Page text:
INTERACTIVE: PRIVATE SURF WITH JANE OSTLER

Freeserve, as everyone knows, fired the first salvo of free internet access in September of last year. Like the Fosbury flop, once one had done it, everyone else had to do the same. So all the other internet service providers followed suit.

Freeserve, as everyone knows, fired the first salvo of free

internet access in September of last year. Like the Fosbury flop, once

one had done it, everyone else had to do the same. So all the other

internet service providers followed suit.



The latest development for the ISPs is cheap phone calls. The next thing

will be free phone calls. So there is no real possibility of any

technical, price or service difference between most of the ISPs. The

access itself becomes a commodity, so the difference is in the

content.



What confuses the matter further is that, irrespective of which ISP

provides your internet access, you can visit any ISP’s site, and see all

the content anyway.



What ISPs have also relied on is people not knowing that they can change

the default home page, so there’s a kind of forced loyalty to their

content and eyeballs are automatically captured.



What the mass-market ISPs are trying to do is reach large audiences,

keep them and encourage them to buy through the site’s e-commerce

partners.



They’ve struck the content deals to provide information services and

commerce in every category imaginable. Hence the development of such

products as financial services.



Eyeballs, loyalty, transactions: once you have enough of these you

probably qualify as a portal. It’s interesting to note that both America

Online and LineOne’s users view on average 200 pages on the service per

month, while Freeserve’s users average only 50 pages. In web language,

it’s called ’stickiness’. Yuck. But there are simply not enough people

in this market, or enough web advertising, to support lots of ISPs.



Virgin Net has the usual selection of content and links to shopping

sites and also includes a focus on leisure, with links to live radio

sites all over the world, and other broadcast and entertainment sites.

Ic24 is the Mirror Group’s offering, which contains a myriad of sport,

news and entertainment-based content.



Waitrose links in with its online ordering service. It’s not really a

mass-market ISP but instead caters for a select audience. Food and drink

are the predominant themes with a lot of in-depth discussion on recipes,

ingredients and wine. There’s a page on Waitrose’s wine experts, as well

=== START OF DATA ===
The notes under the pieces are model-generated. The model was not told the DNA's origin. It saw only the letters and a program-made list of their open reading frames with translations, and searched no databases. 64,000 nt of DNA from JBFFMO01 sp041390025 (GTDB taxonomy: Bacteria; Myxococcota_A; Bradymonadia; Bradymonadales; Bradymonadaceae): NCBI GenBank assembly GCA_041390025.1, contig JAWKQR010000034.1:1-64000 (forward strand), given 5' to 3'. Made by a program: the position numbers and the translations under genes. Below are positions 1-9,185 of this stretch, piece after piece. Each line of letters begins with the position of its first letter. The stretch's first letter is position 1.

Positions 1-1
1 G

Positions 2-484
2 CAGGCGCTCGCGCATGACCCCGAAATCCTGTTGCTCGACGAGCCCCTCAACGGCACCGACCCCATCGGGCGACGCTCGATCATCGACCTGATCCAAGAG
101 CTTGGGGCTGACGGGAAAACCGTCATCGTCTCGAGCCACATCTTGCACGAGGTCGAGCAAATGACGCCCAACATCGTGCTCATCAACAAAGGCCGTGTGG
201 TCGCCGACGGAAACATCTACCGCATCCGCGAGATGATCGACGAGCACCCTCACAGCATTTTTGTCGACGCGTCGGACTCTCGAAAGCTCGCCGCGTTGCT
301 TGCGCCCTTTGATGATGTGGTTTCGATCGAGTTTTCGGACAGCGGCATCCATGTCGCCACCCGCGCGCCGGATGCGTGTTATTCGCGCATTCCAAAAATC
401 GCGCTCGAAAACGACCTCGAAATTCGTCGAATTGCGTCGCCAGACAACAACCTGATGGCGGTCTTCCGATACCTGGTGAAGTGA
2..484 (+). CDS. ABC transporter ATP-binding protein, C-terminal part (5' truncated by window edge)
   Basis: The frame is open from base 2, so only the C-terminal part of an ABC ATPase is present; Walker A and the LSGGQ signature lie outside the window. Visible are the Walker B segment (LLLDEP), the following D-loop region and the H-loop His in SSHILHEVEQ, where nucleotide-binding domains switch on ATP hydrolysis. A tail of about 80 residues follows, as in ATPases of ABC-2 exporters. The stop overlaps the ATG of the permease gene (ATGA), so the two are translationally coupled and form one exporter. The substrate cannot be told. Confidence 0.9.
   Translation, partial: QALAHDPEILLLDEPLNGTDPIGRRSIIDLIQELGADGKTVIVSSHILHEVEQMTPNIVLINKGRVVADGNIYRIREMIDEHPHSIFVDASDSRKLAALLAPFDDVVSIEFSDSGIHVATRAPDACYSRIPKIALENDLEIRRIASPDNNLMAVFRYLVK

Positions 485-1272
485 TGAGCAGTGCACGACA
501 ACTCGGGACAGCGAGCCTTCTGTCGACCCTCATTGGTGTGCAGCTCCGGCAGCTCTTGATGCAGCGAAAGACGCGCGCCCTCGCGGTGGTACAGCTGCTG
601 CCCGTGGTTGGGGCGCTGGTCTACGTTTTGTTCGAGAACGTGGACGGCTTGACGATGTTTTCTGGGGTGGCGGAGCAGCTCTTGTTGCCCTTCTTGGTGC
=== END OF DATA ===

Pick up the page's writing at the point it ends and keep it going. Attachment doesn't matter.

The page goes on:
as a link to Country Life online and sites about golf, which I should

imagine is appropriate for their audience.



It’s some time since I’ve seen the Netscape logo. The AOL-owned Netscape

Online is a result of AOL’s need to launch its own free ISP, while

leaving the paid-for AOL UK service intact. It is clearly aimed at a

younger audience, with prominently displayed buttons saying sport, ’win

two grand’, computer games and chat rooms.



Freeserve’s offering has a lot of content so it can be specialists in

everything, but some of the areas need attention. Babyworld is the only

major specialist site for that market but looks a bit, er, 1997. I

suppose Freeserve will continue to expand its content to accommodate

other audiences, but maybe at the cost of making the home page even more

crowded than it already is.



Community areas are highly developed on all services apart from

Waitrose, but in reality, they consist mainly of chat areas where people

type in capital letters things like ’How old are you?’



The trouble is that, with the exception of Waitrose, these ISPs are

jacks of all trades and masters of none. The new vertical portals or

softals (ie content targeted around a particular theme or audience such

as children, women or music) appear to be the way forward. Vertical

portals will offer comprehensive content and relevant commerce for their

audience without the home page becoming excessively crowded.



These new sites will really benefit from the potential for building

communities on the web, because these people will actually have

something in common.



Their audiences will not necessarily be mass, but they will be

loyal.



Being early to market is important, so they can attract e-commerce,

sponsorship and advertising partners.



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Digital marketing executives oversee the online marketing strategy for their organisation. They plan and execute digital (including email) marketing campaigns and design, maintain and supply content for the organisation's website(s).